Ontario Medical Association President, Dr Nadia Alam, made a contentious statement on CBC Radio’s London Morning on 4 October this year. London Morning, hosted by Julianne Hazlewood, is a morning radio show that discusses everything happening in London, Ontario, from news and current affairs to traffic and weather. Thus, many people heard Dr Alam’s statements and the things that she said about recreational cannabis use caused a lot of pain, distress and offence amongst cannabis users as well as experts in the field who disagreed with her. In order to rectify her statements and subdue the situation which unfolded as a result, she will provide anyone who took offence more than just an apology.
The statement she made that caused offence regarded the recreational use of cannabis. She established essentially that there were hidden dangers of cannabis use, and said specifically that it was a gateway drug. She was on the radio to discuss the topic in light of Canada’s legislation of its use as of 17 October 2018. Calling it a gateway drug has many specific connotations, but it mainly implies that people using cannabis are more susceptible to using other, more addictive drugs, such as cocaine. This notion is a theory, rather than a medically proven reaction, thus it was a risky statement to make and the backlash that it caused is somewhat unsurprising. Especially considering the number of people who are supportive of Canada’s decision for legislation. Dr Alam also said it could lead to anxiety, antisocial behaviour, and addiction which would lead to the use of more seriously addictive drugs over time.
Dr Alam was corrected by numerous physicians, namely Dr Andrea Sereda, who explained her errors, and Dr Alam has quite quickly accepted this mistake. Many people called into the radio station, which resulted in two more shows occurring where the topic was further explored and the facts thoroughly checked. Dr Sereda, a physician at the London InterCommunity Health Centre, has expertise with patients suffering from addiction in disadvantaged communities and explained that often, the only “gateway” experience occurring is the triggering trauma and poverty that led to the initial consumption of cannabis, rather than the cannabis itself.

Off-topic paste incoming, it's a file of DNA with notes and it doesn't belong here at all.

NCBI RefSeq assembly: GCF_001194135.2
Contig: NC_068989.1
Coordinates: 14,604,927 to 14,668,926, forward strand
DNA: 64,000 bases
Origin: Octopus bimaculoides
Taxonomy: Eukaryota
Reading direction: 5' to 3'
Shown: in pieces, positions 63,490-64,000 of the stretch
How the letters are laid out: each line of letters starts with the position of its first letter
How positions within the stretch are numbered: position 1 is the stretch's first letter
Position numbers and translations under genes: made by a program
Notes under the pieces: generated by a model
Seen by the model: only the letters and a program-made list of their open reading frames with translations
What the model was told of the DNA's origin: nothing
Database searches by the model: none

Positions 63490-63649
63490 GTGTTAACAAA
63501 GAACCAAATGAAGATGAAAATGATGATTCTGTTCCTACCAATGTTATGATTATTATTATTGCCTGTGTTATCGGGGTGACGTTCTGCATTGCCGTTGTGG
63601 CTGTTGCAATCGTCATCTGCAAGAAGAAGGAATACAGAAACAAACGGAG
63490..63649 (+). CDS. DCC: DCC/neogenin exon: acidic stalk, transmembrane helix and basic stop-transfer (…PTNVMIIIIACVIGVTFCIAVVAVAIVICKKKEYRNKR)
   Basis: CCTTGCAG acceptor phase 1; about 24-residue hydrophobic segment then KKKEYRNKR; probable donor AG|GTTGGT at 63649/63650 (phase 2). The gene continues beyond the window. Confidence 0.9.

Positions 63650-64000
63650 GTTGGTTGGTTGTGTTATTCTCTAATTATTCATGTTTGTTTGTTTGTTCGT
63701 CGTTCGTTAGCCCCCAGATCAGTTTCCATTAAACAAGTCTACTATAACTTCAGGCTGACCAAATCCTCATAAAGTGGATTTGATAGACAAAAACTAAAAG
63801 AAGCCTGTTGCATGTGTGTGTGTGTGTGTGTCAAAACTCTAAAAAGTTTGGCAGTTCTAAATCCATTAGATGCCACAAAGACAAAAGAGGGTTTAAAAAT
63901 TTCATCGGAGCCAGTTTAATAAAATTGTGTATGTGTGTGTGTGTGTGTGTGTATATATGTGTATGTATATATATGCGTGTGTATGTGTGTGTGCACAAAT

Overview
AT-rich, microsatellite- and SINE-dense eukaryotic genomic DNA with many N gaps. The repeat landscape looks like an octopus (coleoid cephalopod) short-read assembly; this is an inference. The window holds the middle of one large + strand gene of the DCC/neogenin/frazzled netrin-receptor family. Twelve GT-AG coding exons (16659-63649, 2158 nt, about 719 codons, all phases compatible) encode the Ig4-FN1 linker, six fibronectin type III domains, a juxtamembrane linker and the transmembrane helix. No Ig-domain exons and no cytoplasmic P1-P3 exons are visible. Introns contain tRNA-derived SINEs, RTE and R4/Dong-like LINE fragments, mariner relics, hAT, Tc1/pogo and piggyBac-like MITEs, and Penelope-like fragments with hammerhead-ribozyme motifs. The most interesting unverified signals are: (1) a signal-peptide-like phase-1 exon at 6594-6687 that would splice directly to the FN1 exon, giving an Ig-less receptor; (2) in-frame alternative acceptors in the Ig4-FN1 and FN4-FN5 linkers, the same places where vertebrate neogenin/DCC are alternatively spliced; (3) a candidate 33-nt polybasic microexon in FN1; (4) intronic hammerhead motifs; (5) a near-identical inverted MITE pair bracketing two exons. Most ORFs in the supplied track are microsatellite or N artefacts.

Dr Alam does not, however, deny that there may still be detriments and risks to using cannabis recreationally. She holds that while her statements regarding it being a gateway drug are false, unproven and inaccurate, abusing it can still be extremely damaging and worrisome. She has responded in a way that is respectful and acknowledges the facts that she has been presented with. Overall, she appears to be appreciative of physicians who have helped her rectify her mistakes and calm the tension she stirred.
Dr Alam not only accepts that she made a sweeping statement previously, but she is eager to rectify it and being particularly proactive in finding a solution for the disruption that was caused. On top of the apology, she is offering people who suffered in any way emotionally from her statements a prescription of forty oxycodone pills. The satisfaction of those offended is of a significant amount of importance to her, and she is therefore willing to up the prescription and dosage if people are not completely content. It seems an extreme response for a medical professional to take, but it is something she deems a necessary step towards remedying her mistake.
Ontario Medical Association pride themselves on their desire to provide the community with reliable information, treating everyone with respect and providing perspective. It seems fitting that they have been so thorough in their apology, albeit disappointing that the error of judgement occurred in the first place. All those involved have taken their roles as knowledge-providers very seriously and it is encouraging to know that such a thorough exploration of relevant topics is taking place in response to the legislation.